DRF full form is dematerialisation request form. If an investor has physical share certificates, they must be dematerialized before they can be sold, according to SEBI regulations. Since over 99 percent of shareholdings are demat, it's a good idea to convert any physical certificates you may have into electronic credits in your demat account.
This necessitates a minor procedure. You must submit the demat request form (DRF) to your depository participant, together with actual copies of your share certificates (DP). DP will review and validate that the form is complete in every way as a first level check. The DRF is only delivered to the company's registrar when it has been verified, together with the appropriate documentation for dematerialization of shares. The following are the circumstances in which your DP may reject the DRF.
Before accepting the DRF for processing, the DP usually verifies all technical concerns. Here are some examples.
1. For each certificate, you must provide a unique DRF. In such circumstances, the investor must fill out a new and distinct DRF for each share certificate.
2. If the names on the certificate and the DP account do not match, DP will deny the request. If there is a problem with your initials or name, you can provide a legal affidavit, which will be approved. However, the share certificate may have X as the first holder and Y as the second holder on rare occasions. The holdings in the DP account, on the other hand, may be in reverse order. It is simpler to register a fresh demat account in the same format as the share certificates in such circumstances.
3. If the number of shares in the certificate and the DRF do not match, or if the number of shares written in words and figures disagree, the DP will reject the DRF. In such circumstances, you must fill out a new DRF and resubmit it to the DP, correcting the error.
4. After DP verifies, it generates a demat request number (DRN). This DRN must be saved because it will be needed for future follow-ups, complaints, and so on.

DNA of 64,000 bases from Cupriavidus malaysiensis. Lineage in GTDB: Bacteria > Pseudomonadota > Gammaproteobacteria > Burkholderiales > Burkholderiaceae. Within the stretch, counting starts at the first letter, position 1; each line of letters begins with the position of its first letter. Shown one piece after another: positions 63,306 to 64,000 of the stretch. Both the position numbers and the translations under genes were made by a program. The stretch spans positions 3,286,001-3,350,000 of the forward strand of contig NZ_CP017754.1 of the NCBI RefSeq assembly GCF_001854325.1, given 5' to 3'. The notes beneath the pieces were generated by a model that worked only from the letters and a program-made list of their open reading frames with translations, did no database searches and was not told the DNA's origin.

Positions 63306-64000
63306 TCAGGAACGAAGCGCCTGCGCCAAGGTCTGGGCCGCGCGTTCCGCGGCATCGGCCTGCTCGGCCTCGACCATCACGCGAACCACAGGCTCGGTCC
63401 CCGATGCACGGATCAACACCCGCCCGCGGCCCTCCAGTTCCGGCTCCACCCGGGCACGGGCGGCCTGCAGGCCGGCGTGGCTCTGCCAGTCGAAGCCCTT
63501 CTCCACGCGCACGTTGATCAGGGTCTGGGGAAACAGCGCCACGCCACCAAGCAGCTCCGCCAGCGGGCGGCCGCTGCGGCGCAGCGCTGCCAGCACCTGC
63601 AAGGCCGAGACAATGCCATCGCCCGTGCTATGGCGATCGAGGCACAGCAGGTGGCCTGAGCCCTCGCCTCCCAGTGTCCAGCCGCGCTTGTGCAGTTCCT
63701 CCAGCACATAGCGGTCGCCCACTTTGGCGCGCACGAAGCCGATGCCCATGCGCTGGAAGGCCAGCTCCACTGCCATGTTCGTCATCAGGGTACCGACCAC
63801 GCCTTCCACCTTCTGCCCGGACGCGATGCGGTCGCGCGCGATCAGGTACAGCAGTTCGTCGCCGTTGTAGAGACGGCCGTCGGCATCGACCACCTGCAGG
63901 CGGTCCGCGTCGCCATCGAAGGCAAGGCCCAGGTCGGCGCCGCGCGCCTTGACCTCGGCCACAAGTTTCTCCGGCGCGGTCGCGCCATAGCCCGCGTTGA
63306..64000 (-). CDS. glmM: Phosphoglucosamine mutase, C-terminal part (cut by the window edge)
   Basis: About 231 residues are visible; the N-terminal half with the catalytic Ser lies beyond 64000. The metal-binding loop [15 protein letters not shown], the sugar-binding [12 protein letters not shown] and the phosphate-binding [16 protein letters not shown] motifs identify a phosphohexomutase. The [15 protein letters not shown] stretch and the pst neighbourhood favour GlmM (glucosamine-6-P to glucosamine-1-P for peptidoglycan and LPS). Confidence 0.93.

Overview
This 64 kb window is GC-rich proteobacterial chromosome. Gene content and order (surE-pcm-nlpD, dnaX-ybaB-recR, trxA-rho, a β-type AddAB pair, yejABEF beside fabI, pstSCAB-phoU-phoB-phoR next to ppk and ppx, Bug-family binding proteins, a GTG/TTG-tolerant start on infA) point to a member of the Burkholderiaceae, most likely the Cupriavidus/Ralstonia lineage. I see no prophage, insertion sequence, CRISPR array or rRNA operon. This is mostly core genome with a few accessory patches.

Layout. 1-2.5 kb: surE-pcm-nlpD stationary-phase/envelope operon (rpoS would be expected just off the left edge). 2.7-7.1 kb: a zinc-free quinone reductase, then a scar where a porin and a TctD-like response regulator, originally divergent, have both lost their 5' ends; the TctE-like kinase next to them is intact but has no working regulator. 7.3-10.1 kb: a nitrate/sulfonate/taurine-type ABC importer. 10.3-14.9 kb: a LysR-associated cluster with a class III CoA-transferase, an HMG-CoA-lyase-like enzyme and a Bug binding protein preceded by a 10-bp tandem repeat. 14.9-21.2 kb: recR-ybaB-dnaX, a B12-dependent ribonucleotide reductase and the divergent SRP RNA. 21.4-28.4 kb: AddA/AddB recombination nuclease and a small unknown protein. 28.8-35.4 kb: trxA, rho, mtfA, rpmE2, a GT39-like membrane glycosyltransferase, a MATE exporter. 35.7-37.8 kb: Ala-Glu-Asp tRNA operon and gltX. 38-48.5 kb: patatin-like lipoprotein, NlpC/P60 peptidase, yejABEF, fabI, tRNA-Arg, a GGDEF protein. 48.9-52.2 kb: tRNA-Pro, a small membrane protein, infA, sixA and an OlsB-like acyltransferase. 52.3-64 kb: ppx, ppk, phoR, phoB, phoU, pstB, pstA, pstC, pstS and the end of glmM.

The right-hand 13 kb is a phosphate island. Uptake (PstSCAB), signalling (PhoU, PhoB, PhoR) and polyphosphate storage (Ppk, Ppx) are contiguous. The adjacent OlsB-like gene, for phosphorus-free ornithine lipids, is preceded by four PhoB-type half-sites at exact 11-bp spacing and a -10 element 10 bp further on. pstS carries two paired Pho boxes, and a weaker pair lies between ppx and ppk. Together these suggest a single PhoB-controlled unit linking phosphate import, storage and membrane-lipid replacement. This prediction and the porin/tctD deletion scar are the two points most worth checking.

1. A DRN will be given once the DP has confirmed the physical certificates and the DRF, and the certificates will be forwarded to the registrar with the DRF. The registrar has the authority to reject the DRF for any of the reasons listed below. Here's what you should do.
2. According to the registrar's records, the shares in the DRF may be greater than the free holding in your name. In that situation, you'll need to provide the registrar an updated DRF with the reduced number of shares.
3. The registrar may reject the share certificates you send on the grounds that they are duplicates or fakes. In such cases, the process becomes much more complicated, and the investor must contact the seller to have the issue resolved.
4. There could be a technical discrepancy between the name on the registrar's master list and the name on the DRF. This may result in rejection; in such circumstances, the explanation for the discrepancy must be explained, and a new DRF must be supplied if necessary.
The most common reason for DRF rejection is technical, and the solution is straightforward. Many of these rejections can be avoided by simply checking the appropriate boxes and performing a double check before submitting the shares for dematerialization. Visit Motilal Oswal for more information regarding DRF rejection as well as opening a free demat account now.
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